Canyons Tour

August 14, 2016

August

August 19th @ PUBLICATION STUDIO, Troy - 7:30pm

     Book Launch!

 

September

September 10th @ Berl's Poetry Bookshop, Brooklyn - 8:00pm

     w/ Jeff T. Johnson and Jaclyn Lovell

 

October

October 6th - Just Buffalo

October 7th @ Woodland Pattern, Milwaukee - 7:00pm

October 8th @ Asymptote & Zygote, Chicago

October 9th @ Public Space ONE, Iowa City - 6:00pm

October 22nd @ Publicly Complex, Providence 

 

November

November 18th @ Charmed Instruments, Philadelphia - 7:30pm

November 19th in Baltimore - TBA

November 20th @ In Your Ear, Washington DC

 

December

December 3rd @ Yes! Poetry and Performance Series, Albany - 7:00pm

      w/ Joe Hall, Cheryl Quimba, and Carl Skoggard

Hope to see you there!

From Canyons by Matthew Klane and James Belflower

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Living Poets Musical Theater at EMPAC
Jun
9
9:00 PM21:00

Living Poets Musical Theater at EMPAC

In conjunction with the Albany Symphony's New Music Festival, Living Poets Musical Theater showcases the work of living poets Shira Dentz, Diana Alvarez, and James Belflower, and explores the intimate connection between poetry and music. Curated by Rebecca Wolff, Editor of FENCE Literary Journal, and featuring contemporary poets from the Capital Region and beyond.  

No Ticket Required!

EMPAC Performance Hall

Shira Dentz is the author of three books: black seeds on a white dish (Shearsman), door of thin skins (CavanKerry), and how do i net thee (forthcoming) and two chapbooks, Leaf Weather (Shearsman), and FLOUNDERS (Essay Press, downloadable for free). Her writing has appeared widely in journals including: The American Poetry Review, The Iowa Review, New American Writing, and Western Humanities Review, and featured in The Academy of American Poets’ Poem-a-Day series, NPR, Poetry Daily, and Verse Daily. Her awards include an Academy of American Poets’ Prize, Poetry Society of America’s Lyric Poem and Cecil Hemley Memorial Awards, Electronic Poetry Review’s Discovery Award, and Painted Bride Quarterly’s Poetry Prize. A graduate of the Iowa Writers‘ Workshop, she has a Ph.D. in Creative Writing and Literature from the University of Utah. She was Drunken Boat‘s Reviews Editor from 2011-2016, and curates both DB’s blog feature, “What I’m Reading Now,” and reviews for Tarpaulin Sky. She teaches creative writing at Rensselaer Polytechnic Institute in Troy, New York. More about her writing can be found at shiradentz.com.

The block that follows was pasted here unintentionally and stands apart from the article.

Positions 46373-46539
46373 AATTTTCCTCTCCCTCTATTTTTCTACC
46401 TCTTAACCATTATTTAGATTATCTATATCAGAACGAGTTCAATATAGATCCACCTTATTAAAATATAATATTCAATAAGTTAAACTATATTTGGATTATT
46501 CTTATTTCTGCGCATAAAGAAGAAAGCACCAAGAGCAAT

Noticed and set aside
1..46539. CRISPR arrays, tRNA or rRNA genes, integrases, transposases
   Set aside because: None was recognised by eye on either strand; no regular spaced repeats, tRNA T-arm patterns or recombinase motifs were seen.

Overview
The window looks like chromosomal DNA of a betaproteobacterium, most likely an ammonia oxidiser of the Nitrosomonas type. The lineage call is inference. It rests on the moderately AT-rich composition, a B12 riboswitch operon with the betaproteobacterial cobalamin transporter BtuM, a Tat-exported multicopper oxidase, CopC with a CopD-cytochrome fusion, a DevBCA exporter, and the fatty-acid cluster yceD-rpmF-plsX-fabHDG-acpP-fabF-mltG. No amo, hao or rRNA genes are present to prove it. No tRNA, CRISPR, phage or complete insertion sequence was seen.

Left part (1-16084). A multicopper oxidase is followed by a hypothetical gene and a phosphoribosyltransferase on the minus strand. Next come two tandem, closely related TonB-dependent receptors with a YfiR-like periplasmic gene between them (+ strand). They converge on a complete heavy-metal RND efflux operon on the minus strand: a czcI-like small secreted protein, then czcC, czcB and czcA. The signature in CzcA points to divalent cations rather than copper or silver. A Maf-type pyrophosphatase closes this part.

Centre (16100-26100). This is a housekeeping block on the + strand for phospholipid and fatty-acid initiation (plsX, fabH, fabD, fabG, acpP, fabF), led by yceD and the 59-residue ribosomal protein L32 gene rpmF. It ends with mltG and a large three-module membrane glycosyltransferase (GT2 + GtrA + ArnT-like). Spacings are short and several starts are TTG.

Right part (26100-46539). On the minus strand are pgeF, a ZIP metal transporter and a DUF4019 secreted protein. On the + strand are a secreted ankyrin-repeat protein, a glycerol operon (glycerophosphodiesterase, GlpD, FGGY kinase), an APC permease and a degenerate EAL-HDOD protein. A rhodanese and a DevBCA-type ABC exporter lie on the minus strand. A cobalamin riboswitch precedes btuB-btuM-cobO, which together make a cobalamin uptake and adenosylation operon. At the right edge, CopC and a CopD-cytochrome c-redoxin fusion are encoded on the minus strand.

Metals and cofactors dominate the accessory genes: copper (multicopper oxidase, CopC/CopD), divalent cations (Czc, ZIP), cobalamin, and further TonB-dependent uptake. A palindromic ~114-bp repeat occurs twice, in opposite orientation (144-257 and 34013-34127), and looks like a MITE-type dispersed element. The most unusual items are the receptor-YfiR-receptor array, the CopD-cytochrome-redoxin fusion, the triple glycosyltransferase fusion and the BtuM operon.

Diana Alvarez is a vocalist, poet, composer, video and sound artist whose poetry chapbook, Consultations with Bruja Juana, was published by Toadlily Press in 2009. As a PhD candidate in Electronic Arts at Rensselaer Polytechnic Institute, Diana is composing a Mexican ritual opera that descends from and contributes to a lineage of innovative women of color artists. Diana has performed as a vocalist and poet and taught in a range of venues in Texas, New Mexico, New York, and Massachusetts. For more information: diana-alvarez.com.